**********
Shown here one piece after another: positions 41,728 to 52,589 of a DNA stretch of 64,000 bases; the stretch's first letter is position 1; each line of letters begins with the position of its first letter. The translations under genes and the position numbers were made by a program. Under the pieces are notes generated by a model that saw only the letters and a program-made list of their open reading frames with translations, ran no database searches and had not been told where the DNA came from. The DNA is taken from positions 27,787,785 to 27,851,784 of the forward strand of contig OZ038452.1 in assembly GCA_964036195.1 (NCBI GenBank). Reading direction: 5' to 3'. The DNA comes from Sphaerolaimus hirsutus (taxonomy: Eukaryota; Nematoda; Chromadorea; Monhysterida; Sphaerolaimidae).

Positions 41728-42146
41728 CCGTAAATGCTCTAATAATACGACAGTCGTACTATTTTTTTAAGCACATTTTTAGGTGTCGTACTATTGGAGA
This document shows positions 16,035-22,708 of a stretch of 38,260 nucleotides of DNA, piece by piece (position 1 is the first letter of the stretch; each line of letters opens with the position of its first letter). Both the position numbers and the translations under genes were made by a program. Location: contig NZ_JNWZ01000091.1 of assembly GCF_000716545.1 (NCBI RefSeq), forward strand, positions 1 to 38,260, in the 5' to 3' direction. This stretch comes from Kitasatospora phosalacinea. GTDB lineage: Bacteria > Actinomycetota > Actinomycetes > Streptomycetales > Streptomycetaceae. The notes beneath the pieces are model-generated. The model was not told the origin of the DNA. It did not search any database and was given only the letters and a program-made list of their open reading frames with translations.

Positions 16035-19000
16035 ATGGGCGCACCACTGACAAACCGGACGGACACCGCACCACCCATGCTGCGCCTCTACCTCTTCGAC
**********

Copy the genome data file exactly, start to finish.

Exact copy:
Shown here one piece after another: positions 41,728 to 52,589 of a DNA stretch of 64,000 bases; the stretch's first letter is position 1; each line of letters begins with the position of its first letter. The translations under genes and the position numbers were made by a program. Under the pieces are notes generated by a model that saw only the letters and a program-made list of their open reading frames with translations, ran no database searches and had not been told where the DNA came from. The DNA is taken from positions 27,787,785 to 27,851,784 of the forward strand of contig OZ038452.1 in assembly GCA_964036195.1 (NCBI GenBank). Reading direction: 5' to 3'. The DNA comes from Sphaerolaimus hirsutus (taxonomy: Eukaryota; Nematoda; Chromadorea; Monhysterida; Sphaerolaimidae).

Positions 41728-42146
41728 CCGTAAATGCTCTAATAATACGACAGTCGTACTATTTTTTTAAGCACATTTTTAGGTGTCGTACTATTGGAGA
This document shows positions 16,035-22,708 of a stretch of 38,260 nucleotides of DNA, piece by piece (position 1 is the first letter of the stretch; each line of letters opens with the position of its first letter). Both the position numbers and the translations under genes were made by a program. Location: contig NZ_JNWZ01000091.1 of assembly GCF_000716545.1 (NCBI RefSeq), forward strand, positions 1 to 38,260, in the 5' to 3' direction. This stretch comes from Kitasatospora phosalacinea. GTDB lineage: Bacteria > Actinomycetota > Actinomycetes > Streptomycetales > Streptomycetaceae. The notes beneath the pieces are model-generated. The model was not told the origin of the DNA. It did not search any database and was given only the letters and a program-made list of their open reading frames with translations.

Positions 16035-19000
16035 ATGGGCGCACCACTGACAAACCGGACGGACACCGCACCACCCATGCTGCGCCTCTACCTCTTCGAC